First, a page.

And it’s interesting listening to your journey is almost the flip of Abraham Piper’s journey. Because here, he started out in a Christian home where faith was emphasized, it was strong years. On the other hand, you started out without any faith and sort of sowing your oats young, but then came back to the Lord. But the thing that I love about you is that because I think you’ve had this journey where you had your faith pushed against so hard, you’re not afraid of skeptics, and you’re not afraid of the questions. And so I feel like you come at it with a compassion towards them. And I think maybe as evangelicals sometimes we can feel kind of threatened. And that comes out kind of ugly, in a way, you know, because I feel like, I feel like he’s very honest. What he says is, you know, blasphemous at times, it’s offensive at times. Yet at the same time, I think he’s expressing what a lot of people feel. And so, you know, I’m really looking forward to diving in. And I hope, as we go through this, that we can, you know, keep somewhat of an open mind towards him and towards those who are like him, who I’m sure will be listening as well as people who are evangelical. So let me just play some of these TikToks and give you an opportunity to respond to them. But the first one is one where he actually speaks and gives advice to those who are living with their evangelical parents right now. So take a listen.
ABRAHAM PIPER 10:05
I want to say something quickly to a very small subset of my audience, namely young people who still live with their evangelical parents, but find themselves doubting the faith that they were raised in. I know that can be a stressful situation. And I want to offer you one simple fact and just hope that it’s helpful. Here it is, it couldn’t be more straightforward. It is not disrespectful for you to disagree with your parents. Don’t let anyone make you feel bad for following your own curiosity instead of their lack of curiosity. That’s manipulative. Sure, it might be hurtful, that you’re on your own path, but that’s on them. If someone’s offended that you’re thinking for yourself, that’s only their responsibility. If you’re kind and fair, but also take ownership of your own mind and follow your own thoughts, even if they lead away from your parents religion, that’s not rebellious. You can’t change how they’re gonna respond or react. But you can know inside yourself that you’re all right. You’re all right. Oh, there’s so much more that could be said. But I’m out of time. Come along for more, if you think that’d be helpful.
JULIE ROYS 11:00
Hmm. So that’s Abraham Piper’s advice to young people. And I know, as a parent, I listened to that. And there’s a part of me that says, Oh, God helped me not to be that parent, right? who responds so threatened that a kid doesn’t feel safe to ask those questions. But let’s just start there. Speak to these evangelicals who, they grew up evangelical, but now they’re having all these questions. What do you say to those people that are in that camp right now?
DR. MICHAEL BROWN 11:00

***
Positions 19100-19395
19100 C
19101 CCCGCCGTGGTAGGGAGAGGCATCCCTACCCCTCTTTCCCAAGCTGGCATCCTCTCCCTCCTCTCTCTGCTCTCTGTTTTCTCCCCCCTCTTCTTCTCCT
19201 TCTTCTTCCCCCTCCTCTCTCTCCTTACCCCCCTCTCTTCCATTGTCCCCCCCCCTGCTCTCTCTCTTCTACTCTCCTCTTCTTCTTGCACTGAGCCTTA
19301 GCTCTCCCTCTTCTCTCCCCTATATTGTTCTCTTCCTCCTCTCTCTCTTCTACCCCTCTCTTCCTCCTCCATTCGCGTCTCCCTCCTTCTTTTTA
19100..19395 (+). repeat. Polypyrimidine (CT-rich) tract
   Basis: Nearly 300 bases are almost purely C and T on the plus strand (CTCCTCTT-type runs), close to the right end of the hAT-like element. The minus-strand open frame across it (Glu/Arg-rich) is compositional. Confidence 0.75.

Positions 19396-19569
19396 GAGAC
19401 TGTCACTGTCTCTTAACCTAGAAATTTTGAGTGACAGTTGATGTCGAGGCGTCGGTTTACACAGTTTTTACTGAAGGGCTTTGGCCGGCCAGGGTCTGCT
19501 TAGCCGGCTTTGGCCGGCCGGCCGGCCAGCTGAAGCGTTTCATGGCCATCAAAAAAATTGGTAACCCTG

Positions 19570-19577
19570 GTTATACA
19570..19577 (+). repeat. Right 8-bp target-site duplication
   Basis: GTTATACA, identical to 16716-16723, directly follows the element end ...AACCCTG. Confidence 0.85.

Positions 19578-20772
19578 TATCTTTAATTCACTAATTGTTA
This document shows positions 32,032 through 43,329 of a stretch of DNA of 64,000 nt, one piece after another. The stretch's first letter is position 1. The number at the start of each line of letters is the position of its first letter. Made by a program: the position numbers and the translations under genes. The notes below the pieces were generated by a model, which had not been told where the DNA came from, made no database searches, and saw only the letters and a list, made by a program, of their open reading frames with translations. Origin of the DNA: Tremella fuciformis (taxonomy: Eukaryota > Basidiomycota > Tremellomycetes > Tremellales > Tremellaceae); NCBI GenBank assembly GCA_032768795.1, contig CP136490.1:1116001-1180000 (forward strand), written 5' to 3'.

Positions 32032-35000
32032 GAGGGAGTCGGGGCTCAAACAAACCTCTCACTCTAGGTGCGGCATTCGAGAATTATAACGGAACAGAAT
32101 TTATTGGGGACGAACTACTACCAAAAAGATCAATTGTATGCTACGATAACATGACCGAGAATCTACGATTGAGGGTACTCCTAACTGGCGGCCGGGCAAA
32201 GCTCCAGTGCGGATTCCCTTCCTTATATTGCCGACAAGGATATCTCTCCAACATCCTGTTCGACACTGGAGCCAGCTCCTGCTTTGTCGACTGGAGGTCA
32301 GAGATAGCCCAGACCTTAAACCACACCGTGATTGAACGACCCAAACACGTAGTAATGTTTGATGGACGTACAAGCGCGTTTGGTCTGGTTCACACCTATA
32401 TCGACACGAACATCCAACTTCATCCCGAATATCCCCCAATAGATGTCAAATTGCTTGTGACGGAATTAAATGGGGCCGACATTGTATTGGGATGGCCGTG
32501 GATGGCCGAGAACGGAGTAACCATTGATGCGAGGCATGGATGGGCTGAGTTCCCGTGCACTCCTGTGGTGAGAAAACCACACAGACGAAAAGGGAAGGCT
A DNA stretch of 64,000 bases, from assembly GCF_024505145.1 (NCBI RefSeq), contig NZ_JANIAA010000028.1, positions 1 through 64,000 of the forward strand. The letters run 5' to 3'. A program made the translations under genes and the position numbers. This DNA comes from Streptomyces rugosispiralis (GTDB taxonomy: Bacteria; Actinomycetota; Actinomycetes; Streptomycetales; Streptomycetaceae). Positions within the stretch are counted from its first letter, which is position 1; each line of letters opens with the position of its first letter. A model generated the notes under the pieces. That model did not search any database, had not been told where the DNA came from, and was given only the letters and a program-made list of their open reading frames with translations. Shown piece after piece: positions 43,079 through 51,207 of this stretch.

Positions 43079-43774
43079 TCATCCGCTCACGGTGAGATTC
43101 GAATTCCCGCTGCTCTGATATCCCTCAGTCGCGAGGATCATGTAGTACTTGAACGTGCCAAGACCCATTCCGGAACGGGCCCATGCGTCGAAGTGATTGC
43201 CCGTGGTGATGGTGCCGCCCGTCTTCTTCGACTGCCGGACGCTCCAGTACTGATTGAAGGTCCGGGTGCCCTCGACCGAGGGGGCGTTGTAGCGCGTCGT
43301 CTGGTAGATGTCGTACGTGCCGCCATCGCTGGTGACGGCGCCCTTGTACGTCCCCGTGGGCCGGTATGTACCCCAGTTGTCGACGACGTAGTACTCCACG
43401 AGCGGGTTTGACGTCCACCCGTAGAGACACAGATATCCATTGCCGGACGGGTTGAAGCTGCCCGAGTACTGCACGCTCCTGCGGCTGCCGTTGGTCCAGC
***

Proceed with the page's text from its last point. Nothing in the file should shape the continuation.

I partially agree with what Abraham said and I partially disagree. The reason that I partially agree is that, having questions is not rebellious. Look, if someone was raised in a Muslim home or traditionally Jewish home, or a Buddhist home or Hindu home, I’d want them to have questions. If they were raised in an atheist home, I’d want them to have questions. So the idea that you can’t question what your parents believe would almost suggest that, whatever a parent believes must be true. So, in that regard, with respect to your parents, say Look your my dad and mom and I respect you. But I have questions. I’m not sure if I believe this. There is nothing disrespectful in that attitude. When he mentions the parents lack of curiousity, it may not be lack of curiousity. It may be they went on their journey. They did their searching. And they know why they believe what they believe and they’re dogmatic about it, and they feel these are life and death issues, and their raising their kids in that. So there is that judgemental element of referring to their lack of curiosity. But here’s the key – the parents have to be secure enough in what they believe that they are not threatened by their children’s questions or curiosity. I have been around all too many spiritual leaders and elders who are threatened by questions, who are threatened by doubt, and the moment you raise them, they get mad at you or they judge you or you don’t ask those kind of questions and there is something wrong with you. And for Abraham to push back against that, I believe, is the right thing to do. So what I would encourage young people to do is to appeal to their parents and say, Look, I’m not trying to be rebellious. I’m not trying to pick a fight. I just don’t know if I believe this. I don’t know if I believe the bible really is the word of God or if Jesus really, I have honest questions. Could you help me sort this out? If you come to a parent like that, unless there is just something wrong with the way they are parenting, they should say, OK. Let’s find this out together and then we as a body have to help them know where resources are, where they can get answers. There is a verse in Jude. In fact, I turned this verse into a chapter in my newest book, Has God Failed You: Finding Faith When You’re Not Even Sure God Is Real, has a chapter called Permission to Doubt and it’s based on the verse in Jude that says, Have mercy on those who doubt. So there is a doubt in scripture which is the result of double-mindedness and sin and willfully refusing to submit to God. But there is another doubt which is, I don’t know. I wanna believe; I’d like to believe, but I’ve got questions. Jude says, Have mercy on those who doubt. Parents, I urge you, when your kids come with questions, don’t surpress the questions. Don’t brow beat your kids. Say, you know, that’s a good question. Let’s get answers for it together. And then you can really help them on the path of truth.